Levy's LegendLong ago and far away, in the cool warmth of the Nova Scotia highlands, midst bag pipes and wild strawberries, at a time when long-haired hippies roamed free, there came from out of the west a tall, straight-arrow of a man, short-haired and shiny suited. Equipped with leather-working tools worth $200.00 (Canadian) won in a bet or in payment of a debt (archival documents are smudged and vague on this), he sought to make his fortune.
Dennis was his name; Levy they called him, as he had also taken his father's surname, which was the custom. It had been many years since he had visited Antigonish, for this was the name of that little, Canadian-highland town where the story begins. As a young boy, he spent summer vacations working his mother's ancestral farm in nearby Lower South River. Now he had returned full of wide-eyed enthusiasm to work once more, this time for himself.
(Left inset: Dennis Levy, The farm, circa 1951)
Nestled between the tavern and the health food store, across the street from the bowling alley, and very handy to the taxi stand, appeared Levy's Handcrafts Limited, for such did Dennis name his business in those early days, selling leather goods to all and sundry. It was 1973.
Those were heady times. A time when it was politically correct, nay even mandatory, for the elite of the counter-culture to be festooned in leather adornments: leather belts, leather barrettes, floppy leather hats, wide leather watchbands, leather pouches and purses, and candles. Did I say candles? Yes candles. All produced by Levy's.
But times change and things happen, and when they did, so did Levy's. Today, Levy's Leathers Limited employs 200 people, in two state-of-the-art manufacturing facilities in Antigonish, Nova Scotia and Winnipeg, Manitoba, making guitar straps. Lots of guitar straps. Over 365 kinds of guitar straps, to be exact. Levy's also makes super gig bags for guitars, keyboards, horns, and a variety of other instruments.
(Right inset: Levy's Leathers, Angus MacQuarrie Drive, Antagonish, Nova Scotia, Canada
Watercolour by Janice Watson)
If you're not a musician, perhaps you are a sportsman. We also manufacture gun slings, gun cases, cartridge belts, and knife sheathes. Do you have a car? We probably made the key tag your dealership gave when you bought it. Talk about niche markets - they're our business!
Levy's leather products reach world-wide markets through distributors in over fifty countries, in addition to our Canadian and US dealer-direct distribution systems.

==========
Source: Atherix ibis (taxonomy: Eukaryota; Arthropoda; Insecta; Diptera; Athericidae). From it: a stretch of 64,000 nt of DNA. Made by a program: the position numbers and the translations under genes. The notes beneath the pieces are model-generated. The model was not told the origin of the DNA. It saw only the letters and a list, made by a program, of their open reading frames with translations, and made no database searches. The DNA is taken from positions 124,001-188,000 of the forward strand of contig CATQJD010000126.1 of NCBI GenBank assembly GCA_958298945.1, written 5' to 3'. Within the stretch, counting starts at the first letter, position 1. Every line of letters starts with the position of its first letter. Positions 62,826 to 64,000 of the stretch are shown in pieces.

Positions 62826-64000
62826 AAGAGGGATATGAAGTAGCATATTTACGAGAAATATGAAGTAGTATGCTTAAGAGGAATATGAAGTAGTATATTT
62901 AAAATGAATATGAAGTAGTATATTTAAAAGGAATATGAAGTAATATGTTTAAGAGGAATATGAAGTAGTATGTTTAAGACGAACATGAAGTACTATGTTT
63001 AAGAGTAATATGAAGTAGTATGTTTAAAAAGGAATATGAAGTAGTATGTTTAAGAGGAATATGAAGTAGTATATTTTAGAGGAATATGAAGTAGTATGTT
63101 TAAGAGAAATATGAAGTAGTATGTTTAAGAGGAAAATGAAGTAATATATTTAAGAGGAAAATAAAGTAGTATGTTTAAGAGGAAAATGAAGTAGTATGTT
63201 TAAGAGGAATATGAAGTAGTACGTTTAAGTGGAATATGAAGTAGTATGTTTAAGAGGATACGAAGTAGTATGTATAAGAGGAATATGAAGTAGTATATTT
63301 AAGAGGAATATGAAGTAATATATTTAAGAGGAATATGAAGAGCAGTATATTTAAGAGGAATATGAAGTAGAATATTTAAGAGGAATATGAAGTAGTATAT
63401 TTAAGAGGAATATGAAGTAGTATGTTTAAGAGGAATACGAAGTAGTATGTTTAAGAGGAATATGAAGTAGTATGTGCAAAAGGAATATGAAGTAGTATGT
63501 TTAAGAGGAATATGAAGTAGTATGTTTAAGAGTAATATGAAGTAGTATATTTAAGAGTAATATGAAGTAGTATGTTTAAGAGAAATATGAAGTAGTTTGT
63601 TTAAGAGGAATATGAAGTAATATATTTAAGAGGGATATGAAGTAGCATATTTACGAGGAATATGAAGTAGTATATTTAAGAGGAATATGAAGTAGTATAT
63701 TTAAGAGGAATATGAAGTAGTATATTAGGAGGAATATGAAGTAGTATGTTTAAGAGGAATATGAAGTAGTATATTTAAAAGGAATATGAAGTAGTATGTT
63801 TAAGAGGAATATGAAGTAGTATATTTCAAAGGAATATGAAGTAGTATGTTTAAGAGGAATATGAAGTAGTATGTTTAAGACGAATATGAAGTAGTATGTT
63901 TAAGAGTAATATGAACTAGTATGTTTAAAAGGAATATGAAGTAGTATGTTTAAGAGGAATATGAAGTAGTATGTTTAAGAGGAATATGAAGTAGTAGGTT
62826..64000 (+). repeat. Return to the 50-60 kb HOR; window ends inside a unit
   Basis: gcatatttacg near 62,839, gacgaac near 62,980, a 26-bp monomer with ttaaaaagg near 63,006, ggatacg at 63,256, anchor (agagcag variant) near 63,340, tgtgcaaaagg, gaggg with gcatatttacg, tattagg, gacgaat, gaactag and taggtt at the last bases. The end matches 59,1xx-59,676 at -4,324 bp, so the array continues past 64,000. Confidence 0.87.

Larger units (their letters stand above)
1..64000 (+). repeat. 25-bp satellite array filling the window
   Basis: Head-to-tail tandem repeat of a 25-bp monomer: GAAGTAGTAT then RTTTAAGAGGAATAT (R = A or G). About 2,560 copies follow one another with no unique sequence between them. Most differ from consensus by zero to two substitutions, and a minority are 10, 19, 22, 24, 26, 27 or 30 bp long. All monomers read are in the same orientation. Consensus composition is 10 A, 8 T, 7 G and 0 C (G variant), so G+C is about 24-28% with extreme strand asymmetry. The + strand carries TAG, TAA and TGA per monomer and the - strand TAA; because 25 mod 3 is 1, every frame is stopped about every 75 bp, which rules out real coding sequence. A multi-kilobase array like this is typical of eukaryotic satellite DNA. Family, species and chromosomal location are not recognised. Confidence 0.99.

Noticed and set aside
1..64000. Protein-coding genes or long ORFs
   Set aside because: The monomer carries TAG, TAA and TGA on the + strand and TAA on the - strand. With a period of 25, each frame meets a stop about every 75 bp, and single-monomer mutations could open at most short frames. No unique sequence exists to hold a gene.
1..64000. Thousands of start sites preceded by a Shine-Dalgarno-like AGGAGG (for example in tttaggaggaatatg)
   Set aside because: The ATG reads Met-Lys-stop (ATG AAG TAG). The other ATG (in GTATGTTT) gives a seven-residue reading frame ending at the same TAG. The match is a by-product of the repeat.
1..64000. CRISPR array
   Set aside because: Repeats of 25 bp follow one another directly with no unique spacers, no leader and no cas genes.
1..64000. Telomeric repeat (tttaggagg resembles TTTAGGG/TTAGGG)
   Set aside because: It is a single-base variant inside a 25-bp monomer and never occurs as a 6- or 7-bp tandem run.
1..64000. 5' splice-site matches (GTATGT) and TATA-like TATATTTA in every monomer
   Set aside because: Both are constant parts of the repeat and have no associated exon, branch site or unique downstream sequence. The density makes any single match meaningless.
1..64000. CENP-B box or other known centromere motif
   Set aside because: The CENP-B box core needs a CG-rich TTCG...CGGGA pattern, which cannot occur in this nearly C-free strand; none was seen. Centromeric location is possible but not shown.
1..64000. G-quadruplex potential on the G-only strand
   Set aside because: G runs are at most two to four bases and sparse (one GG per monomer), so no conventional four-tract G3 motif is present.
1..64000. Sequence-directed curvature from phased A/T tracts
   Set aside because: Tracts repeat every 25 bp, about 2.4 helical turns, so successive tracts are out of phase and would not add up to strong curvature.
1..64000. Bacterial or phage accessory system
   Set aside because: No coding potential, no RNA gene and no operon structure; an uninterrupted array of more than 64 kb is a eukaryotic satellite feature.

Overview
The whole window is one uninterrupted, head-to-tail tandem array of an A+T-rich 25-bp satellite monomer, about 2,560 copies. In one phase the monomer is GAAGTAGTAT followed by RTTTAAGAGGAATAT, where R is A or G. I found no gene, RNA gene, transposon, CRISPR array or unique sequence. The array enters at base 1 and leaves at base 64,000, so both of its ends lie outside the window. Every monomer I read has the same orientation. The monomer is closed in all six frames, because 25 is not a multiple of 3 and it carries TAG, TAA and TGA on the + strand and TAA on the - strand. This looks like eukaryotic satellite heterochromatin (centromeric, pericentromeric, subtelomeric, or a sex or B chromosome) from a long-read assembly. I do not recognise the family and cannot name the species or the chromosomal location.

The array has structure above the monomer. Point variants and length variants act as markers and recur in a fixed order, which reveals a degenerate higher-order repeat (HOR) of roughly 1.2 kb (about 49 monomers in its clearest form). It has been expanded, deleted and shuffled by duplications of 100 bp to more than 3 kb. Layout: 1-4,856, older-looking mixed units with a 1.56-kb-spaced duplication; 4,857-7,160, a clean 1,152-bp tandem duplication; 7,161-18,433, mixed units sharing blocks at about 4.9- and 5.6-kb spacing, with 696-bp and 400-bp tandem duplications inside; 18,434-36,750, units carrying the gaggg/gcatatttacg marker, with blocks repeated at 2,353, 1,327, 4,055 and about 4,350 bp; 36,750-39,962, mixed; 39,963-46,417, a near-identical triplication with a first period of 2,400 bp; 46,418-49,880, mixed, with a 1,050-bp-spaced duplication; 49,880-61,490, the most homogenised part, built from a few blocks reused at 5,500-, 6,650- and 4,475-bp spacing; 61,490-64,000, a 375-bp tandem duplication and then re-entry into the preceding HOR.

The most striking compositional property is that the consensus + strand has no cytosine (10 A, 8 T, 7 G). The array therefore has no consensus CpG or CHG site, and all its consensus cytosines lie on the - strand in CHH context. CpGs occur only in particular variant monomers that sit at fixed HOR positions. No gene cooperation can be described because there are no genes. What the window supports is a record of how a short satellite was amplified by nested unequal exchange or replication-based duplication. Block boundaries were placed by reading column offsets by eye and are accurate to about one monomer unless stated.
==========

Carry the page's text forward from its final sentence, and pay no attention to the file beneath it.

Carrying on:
Getting from watchbands to guitar straps had more twists and turns than your average clairvoyant could anticipate, but our mission was to create a profitable company, and here we are! Our success is due to adherence to two principles: hard work and an unwavering respect for the customer.
Mom always said, "That Dennis, he's a hard worker." We'll he's not the only one, if you had ever worked for Levy's you would know how to work; it's the first thing employees are taught.
You also learn the extreme importance of customers. Without customers there's nothing to do. Adherence to these principles has resulted in an active customer base of over 5000 accounts, buying products they are proud to sell, made by people I am proud to be associated with.
Two hundred of us are working together to make sure that if you need guitar straps in Hong Kong by Friday, or gun slings in Peoria by Tuesday next, we'll jump through the necessary hoops and dance the dance that's required to make sure they get there.
(Left inset: Jerome MacPherson, General Manager, Nova Scotia Plant)
Jerome started with Dennis sweeping floors, and doing odd jobs after school and weekends. He quit working at the IGA grocery store across the street, next to the bowling alley, to experience the joy of working long hours, in an un-airconditioned room, pounding out leather watchband parts and key fobs with a hand held cutting die and a 12-pound hammer. That was over 30 years ago. He still sports an unusually strong right arm.
Tom Levy, Ace Salesman
Before joining Levy's, Tom was brakeman for the railroad or a lineman for the country, I forget which. But he left all that romantic stuff behind in 1975, to help build Levy's Leathers. He even sold candles. Tom, incidentally, is a fine jazz guitarist and uses all Levy's gear.
(Right inset: Harvey Levy, Vice-president)
Harvey gave up unpromising careers as a commercial fisherman and country singer-songwriter to join Dennis in 1979. He was appointed vice-president after years of being the president's brother.
"How did a nice boy from down east happen to start a manufacturing plant in Winnipeg?", you ask. Well, it could have been the lower rent or it could have been the quality of life offered or it could have been the weather. (yeah, right!)
The answer, which we all know you're losing sleep over, it's a matter of heart!
He met the love of his life... a love so strong that he was willing to move to Winterpeg!
(Left inset: Cheryl Clarke)
Cheryl has been an inspiration to him as well as providing constant motivation to be successful. (She loves to shop!). She actually helps out in the family business. At one time she was in charge of accounts payable, accounts receivable, payroll, and even did some artwork.
We have survived in spite of all this. She has also been busy raising the five Levy offspring. Please let us introduce Cheryl Clarke.
So that's our story, and you can take it from me 'cause I should know it, I'm Dennis' big brother, I've been to the farm, sold the watchbands, worn the floppy hat, and I still have one of the candles... somewhere.